Alcyone Beasley: Silver Threads Among The Gold/Little Shoes
Crook Brothers/Tennessee Travelers: Lafayette
Roy Acuff: I'll Fly Away

8:00: Martha White
Bill Monroe (host): Mule Skinner Blues
Stonewall Jackson: Don't Be Angry/Washed My Hands In The Muddy Water
Charlie Walker: Pick Me Up On Your Way Down/Don't Play Me No Songs About Texas
Bill Carlisle: Shanghai Rooster
Bill Monroe: Just A Little Talk With Jesus

8:30: Acme
Hank Snow (host): Hello Love
4 Guys: Hangin' On
Fruit Jar Drinkers: Nubbing Ridge
Curly Fox: The Old Grey Mule/Mockingbird
Duke Of Paducah: Comedy
Hank Snow & Kelly Foxton: Stop Me From Loving You

2nd show
9:30 Kelloggs
Porter Wagoner (host): Sugarfoot Rag
Charlie Louvin: Who's Gonna Love Me Now
Lonzo & Oscar: Fox On The Run
Billy Grammer: Am I Blue
Skeeter Davis: It Wasn't God Who Made Honky Tonk Angels
Porter Wagoner: A Satisfied Mind/I Thought I Heard You Calling My Name/You're Old Love Letters

10:00: Little Debbie
Jim & Jesse (host): Sleepy-Eyed John
Vic Willis: Beer Barrel Polka
Del Wood: Keep On The Firing Line
Jim & Jesse: Paradise

10:15: Union 76
Roy Acuff (host): Wabash Cannonball
Justin Tubb: Lonesome 7-7203
Roy Drusky: Welcome Home
Roy Acuff: Lord, Don't Give Up On Me

10:30: Trailblazer
Bill Monroe (host): It's Mighty Dark For Me To Travel/Blue Moon Of Kentucky
Connie Smith: Sing, Sing, Sing
Wilma Lee Cooper: The Legend Of The Dogwood Tree
Bill Monroe: My Sweet Blue-Eyed Darling

10:45: Beechnut
Wilburn Brothers (host): Release Me
Charlie Walker: Pick Me Up On Your Way Down
Crook Brothers: Gray Eagle
Wilburn Brothers: The Light House/God Bless America Again

11:00: Coca-Cola
Hank Snow (host): There's A Fool Such As I
Bill Carlisle: Same Ol' Tale That The Crow Told Me
Fruit Jar Drinkers: Hickory Leaf
Duke Of Paducah: Comedy
Kirk McGee: Railroad Blues
Hank Snow & Kelly Foxton: Hasn't It Been Good Together

11:30: Budweiser
Stonewall Jackson (host): Me & You & A Dog Named Boo
4 Guys: Let Your Love Flow/Daddy's Little Cowboy
Curly Fox: Alabama Jubilee
Stonewall Jackson: Why I'm Walkin/Waterloo

Like I mentioned, Marion was never on of the superstars of the Opry, but she was one of those solid members that made up the "backbone" of the show. She had a nice, pleasant voice and was a fine ballad singer.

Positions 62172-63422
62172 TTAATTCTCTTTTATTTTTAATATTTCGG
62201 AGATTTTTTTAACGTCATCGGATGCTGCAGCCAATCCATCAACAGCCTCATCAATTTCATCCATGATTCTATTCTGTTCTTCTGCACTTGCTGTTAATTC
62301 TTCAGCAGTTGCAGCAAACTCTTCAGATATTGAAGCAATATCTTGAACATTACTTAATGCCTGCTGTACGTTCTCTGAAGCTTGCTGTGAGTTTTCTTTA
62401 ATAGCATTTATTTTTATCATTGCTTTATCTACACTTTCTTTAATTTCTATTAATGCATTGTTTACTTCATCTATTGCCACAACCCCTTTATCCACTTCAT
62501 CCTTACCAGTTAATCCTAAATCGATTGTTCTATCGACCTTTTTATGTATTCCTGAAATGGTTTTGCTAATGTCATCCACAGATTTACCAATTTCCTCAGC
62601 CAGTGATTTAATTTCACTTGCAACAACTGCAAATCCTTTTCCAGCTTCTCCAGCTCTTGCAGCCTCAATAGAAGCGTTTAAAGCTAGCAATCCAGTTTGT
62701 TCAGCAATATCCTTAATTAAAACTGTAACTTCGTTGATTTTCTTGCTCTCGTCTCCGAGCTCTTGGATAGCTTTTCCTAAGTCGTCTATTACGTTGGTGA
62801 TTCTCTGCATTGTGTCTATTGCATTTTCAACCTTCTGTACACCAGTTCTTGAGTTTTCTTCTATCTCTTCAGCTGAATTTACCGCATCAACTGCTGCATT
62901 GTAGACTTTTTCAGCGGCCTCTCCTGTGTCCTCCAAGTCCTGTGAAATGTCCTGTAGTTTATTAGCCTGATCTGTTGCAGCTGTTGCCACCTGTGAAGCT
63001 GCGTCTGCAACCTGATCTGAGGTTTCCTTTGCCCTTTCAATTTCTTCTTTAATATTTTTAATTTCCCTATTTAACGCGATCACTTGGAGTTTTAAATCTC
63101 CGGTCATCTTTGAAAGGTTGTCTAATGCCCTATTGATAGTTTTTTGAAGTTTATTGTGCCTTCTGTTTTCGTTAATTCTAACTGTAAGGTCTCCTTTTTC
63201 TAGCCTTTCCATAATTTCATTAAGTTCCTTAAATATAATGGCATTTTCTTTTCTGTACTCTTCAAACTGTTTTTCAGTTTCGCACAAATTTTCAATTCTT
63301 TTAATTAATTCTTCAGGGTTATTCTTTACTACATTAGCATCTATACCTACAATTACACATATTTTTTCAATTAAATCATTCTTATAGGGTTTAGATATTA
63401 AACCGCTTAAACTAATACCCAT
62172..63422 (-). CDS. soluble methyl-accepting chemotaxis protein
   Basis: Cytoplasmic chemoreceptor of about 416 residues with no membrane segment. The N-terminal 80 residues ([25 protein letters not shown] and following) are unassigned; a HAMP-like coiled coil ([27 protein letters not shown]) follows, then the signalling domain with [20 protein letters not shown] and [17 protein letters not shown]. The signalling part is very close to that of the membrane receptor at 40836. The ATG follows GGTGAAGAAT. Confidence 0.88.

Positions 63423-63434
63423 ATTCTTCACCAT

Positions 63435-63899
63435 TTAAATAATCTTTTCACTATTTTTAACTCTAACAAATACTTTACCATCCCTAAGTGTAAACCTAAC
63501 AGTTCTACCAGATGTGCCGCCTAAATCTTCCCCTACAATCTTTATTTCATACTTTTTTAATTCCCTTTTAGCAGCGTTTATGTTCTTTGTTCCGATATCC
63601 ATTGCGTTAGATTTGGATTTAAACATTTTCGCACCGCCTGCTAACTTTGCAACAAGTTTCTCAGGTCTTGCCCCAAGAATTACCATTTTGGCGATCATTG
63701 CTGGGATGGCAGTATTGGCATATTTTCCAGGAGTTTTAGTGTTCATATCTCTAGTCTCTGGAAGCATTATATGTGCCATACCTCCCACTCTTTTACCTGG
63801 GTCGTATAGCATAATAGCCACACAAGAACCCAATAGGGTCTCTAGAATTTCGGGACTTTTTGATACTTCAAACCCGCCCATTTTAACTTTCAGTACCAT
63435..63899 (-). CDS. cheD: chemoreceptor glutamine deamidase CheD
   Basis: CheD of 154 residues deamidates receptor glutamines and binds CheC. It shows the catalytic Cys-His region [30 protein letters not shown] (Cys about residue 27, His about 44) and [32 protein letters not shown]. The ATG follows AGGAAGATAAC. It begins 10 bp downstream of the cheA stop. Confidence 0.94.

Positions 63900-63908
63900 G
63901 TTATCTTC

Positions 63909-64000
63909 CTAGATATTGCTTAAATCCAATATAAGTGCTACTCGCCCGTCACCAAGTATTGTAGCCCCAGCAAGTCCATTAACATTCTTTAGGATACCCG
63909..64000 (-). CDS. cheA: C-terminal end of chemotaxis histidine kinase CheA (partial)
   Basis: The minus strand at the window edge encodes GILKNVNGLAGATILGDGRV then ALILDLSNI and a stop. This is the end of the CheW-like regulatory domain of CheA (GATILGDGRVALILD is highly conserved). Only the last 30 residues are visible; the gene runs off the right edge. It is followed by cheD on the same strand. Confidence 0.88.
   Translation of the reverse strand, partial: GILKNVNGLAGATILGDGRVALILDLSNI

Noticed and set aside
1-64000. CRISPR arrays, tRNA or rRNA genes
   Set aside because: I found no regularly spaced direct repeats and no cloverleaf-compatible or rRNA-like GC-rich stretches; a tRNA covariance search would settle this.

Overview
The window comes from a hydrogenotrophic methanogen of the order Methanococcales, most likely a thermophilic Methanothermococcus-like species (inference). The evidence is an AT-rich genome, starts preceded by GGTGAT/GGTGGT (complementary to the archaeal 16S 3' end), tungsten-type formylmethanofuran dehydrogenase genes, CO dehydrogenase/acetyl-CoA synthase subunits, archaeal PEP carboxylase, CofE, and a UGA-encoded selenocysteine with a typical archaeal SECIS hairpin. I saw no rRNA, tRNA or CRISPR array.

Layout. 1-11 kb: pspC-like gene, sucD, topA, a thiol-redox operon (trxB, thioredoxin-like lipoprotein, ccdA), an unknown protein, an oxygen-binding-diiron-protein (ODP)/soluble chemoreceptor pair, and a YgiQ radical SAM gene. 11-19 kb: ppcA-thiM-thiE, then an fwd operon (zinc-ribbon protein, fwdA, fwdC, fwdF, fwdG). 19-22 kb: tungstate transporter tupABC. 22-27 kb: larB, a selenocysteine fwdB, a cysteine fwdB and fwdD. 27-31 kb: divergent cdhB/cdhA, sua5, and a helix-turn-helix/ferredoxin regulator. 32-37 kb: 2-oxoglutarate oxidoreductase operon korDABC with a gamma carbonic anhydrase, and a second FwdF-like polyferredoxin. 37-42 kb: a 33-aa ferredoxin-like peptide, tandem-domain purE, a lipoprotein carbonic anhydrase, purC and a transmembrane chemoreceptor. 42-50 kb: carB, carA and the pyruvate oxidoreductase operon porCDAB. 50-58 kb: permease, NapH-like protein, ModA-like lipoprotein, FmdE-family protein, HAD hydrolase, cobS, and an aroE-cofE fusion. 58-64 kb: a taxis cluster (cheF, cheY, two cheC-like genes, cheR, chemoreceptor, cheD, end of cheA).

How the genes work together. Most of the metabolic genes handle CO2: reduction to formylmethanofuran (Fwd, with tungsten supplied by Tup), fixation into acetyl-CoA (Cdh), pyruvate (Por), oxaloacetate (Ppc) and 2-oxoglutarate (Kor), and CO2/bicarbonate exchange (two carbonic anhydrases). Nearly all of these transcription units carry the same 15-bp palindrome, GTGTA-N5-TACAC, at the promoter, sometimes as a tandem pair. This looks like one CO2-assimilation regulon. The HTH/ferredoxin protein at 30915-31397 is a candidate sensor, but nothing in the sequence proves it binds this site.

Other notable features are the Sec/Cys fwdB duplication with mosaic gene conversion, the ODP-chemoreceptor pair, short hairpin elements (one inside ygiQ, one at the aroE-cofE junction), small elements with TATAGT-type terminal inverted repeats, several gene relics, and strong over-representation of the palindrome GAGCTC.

1. I'm really glad you posted these lineups--great stuff. I'm curious whether you or anyone else knows: did Marion Worth announce her departure and make this her last show, or did she simply do this show and then not return? I was thinking of the contrast between Lonzo and Oscar retiring, with some fanfare, and Jeanne Pruett and Holly Dunn walking away.

  2. Mike, that is a great question and I don't know the real answer to this one. I do know that she had been on just about every weekend of 1980 up to that point, so why suddenly leave?

    The only thing that I would say is if she did announce ahead of time that was going to be her last Opry appearance, why did they only put her only on the 2nd show and in the last segment with just 1 song? That was not a prime spot even in 1980 and most performers did not want to do that last segment. And the last song that she did was not one of her big hits.

    My guess is that she just walked away.

  3. What a great lineup! If I counted correctly, out of the whole night there are only three still with us: Jesse McReynolds, Stonewall Jackson, and Connie Smith. And 1980 doesn't seem that long ago.

  4. 1980 was not that long ago...Ha.. that was the year I was born.

    Was this the Duke Of Paducah's last time to perform on the Opry as well?

  5. Regarding the Duke of Paducah, the great Whitey Ford, he was born on May 12, 1901 and passed away on June 20, 1986, the same year that he was elected to the Country Music Hall of Fame.